MIT researchers built a radio chip inspired by the inner ear. The "RF cochlea chip" could be a key component in a "cognitive radio," a device that can determine the appropriate frequency and power consumption required and adjust itself accordingly. Such a universal radio architecture could efficiently handle a wide range of signals, from cellular to WiFi to television. From MIT News:
The RF cochlea mimics the structure and function of the biological cochlea, which uses fluid mechanics, piezoelectrics and neural signal processing to convert sound waves into electrical signals that are sent to the brain.
As sound waves enter the cochlea, they create mechanical waves in the cochlear membrane and the fluid of the inner ear, activating hair cells (cells that cause electrical signals to be sent to the brain). The cochlea can perceive a 100-fold range of frequencies — in humans, from 100 to 10,000 Hz. Sarpeshkar used the same design principles in the RF cochlea to create a device that can perceive signals at million-fold higher frequencies, which includes radio signals for most commercial wireless applications…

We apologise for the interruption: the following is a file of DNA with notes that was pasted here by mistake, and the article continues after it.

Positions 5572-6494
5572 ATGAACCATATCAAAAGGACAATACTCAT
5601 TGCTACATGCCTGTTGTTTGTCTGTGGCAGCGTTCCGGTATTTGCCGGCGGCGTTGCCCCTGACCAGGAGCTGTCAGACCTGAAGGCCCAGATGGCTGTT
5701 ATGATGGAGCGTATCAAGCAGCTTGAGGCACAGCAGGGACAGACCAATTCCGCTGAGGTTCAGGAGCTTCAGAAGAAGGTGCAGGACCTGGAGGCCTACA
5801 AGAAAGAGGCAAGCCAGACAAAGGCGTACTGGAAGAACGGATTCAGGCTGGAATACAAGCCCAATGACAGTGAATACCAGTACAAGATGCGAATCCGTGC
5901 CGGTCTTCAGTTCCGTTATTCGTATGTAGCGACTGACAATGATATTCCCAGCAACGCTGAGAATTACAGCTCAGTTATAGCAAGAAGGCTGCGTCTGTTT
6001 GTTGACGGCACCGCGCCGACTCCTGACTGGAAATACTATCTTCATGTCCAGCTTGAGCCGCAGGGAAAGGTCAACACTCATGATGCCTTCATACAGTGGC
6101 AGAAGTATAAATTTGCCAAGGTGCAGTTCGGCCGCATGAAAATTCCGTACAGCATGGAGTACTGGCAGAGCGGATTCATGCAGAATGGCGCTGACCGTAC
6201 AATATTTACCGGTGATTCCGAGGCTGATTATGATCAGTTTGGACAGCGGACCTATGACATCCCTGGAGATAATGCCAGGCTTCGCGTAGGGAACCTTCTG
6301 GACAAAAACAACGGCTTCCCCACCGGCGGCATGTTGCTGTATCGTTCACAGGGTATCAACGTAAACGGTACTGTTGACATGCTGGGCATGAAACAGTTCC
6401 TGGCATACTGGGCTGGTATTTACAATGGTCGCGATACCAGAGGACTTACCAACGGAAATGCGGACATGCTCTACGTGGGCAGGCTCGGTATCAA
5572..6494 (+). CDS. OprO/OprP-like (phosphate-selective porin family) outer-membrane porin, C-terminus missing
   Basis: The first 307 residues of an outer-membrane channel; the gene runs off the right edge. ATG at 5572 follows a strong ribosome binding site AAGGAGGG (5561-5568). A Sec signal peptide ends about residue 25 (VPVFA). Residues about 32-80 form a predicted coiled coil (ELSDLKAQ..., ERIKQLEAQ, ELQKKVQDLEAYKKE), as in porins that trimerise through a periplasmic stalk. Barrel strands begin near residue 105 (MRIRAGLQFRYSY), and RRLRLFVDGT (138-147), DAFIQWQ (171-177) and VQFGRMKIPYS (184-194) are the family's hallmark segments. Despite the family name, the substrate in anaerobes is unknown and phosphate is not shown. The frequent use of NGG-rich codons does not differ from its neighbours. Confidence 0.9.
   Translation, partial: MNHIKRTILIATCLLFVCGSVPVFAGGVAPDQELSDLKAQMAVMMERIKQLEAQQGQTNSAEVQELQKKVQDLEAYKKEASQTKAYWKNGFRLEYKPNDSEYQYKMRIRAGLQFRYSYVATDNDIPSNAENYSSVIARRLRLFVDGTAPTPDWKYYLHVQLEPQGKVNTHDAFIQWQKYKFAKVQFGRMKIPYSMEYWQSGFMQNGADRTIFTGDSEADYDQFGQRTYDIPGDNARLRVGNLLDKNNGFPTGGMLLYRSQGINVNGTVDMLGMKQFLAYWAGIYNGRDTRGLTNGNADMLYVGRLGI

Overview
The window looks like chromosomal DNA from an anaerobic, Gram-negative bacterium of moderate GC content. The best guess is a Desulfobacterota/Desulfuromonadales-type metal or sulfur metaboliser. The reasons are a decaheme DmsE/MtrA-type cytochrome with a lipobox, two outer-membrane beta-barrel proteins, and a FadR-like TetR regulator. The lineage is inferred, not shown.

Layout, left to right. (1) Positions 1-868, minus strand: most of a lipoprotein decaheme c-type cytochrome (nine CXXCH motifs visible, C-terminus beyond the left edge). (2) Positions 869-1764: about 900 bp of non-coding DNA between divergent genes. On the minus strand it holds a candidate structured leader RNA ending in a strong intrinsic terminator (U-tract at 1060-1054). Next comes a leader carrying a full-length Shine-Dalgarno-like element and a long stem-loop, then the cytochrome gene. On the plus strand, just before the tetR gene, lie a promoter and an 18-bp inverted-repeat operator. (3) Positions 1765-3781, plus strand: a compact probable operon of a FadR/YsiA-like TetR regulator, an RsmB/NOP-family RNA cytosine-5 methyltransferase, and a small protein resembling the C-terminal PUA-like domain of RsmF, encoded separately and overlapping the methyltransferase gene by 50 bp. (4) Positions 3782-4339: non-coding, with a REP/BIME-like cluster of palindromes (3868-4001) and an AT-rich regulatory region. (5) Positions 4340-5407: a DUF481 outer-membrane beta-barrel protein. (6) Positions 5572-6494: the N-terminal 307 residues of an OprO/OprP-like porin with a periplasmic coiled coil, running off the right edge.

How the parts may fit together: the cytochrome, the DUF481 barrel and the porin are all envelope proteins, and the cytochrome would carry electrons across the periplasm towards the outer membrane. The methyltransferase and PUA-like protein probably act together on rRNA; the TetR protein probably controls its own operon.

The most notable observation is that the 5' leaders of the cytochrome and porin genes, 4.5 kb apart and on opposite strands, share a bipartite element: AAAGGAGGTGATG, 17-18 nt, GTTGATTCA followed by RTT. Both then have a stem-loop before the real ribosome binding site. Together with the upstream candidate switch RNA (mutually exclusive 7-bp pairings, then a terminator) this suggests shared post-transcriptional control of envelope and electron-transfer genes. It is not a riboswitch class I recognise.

The RF cochlea, embedded on a silicon chip measuring 1.5 mm by 3 mm, works as an analog spectrum analyzer, detecting the composition of any electromagnetic waves within its perception range. Electromagnetic waves travel through electronic inductors and capacitors (analogous to the biological cochlea's fluid and membrane). Electronic transistors play the role of the cochlea's hair cells.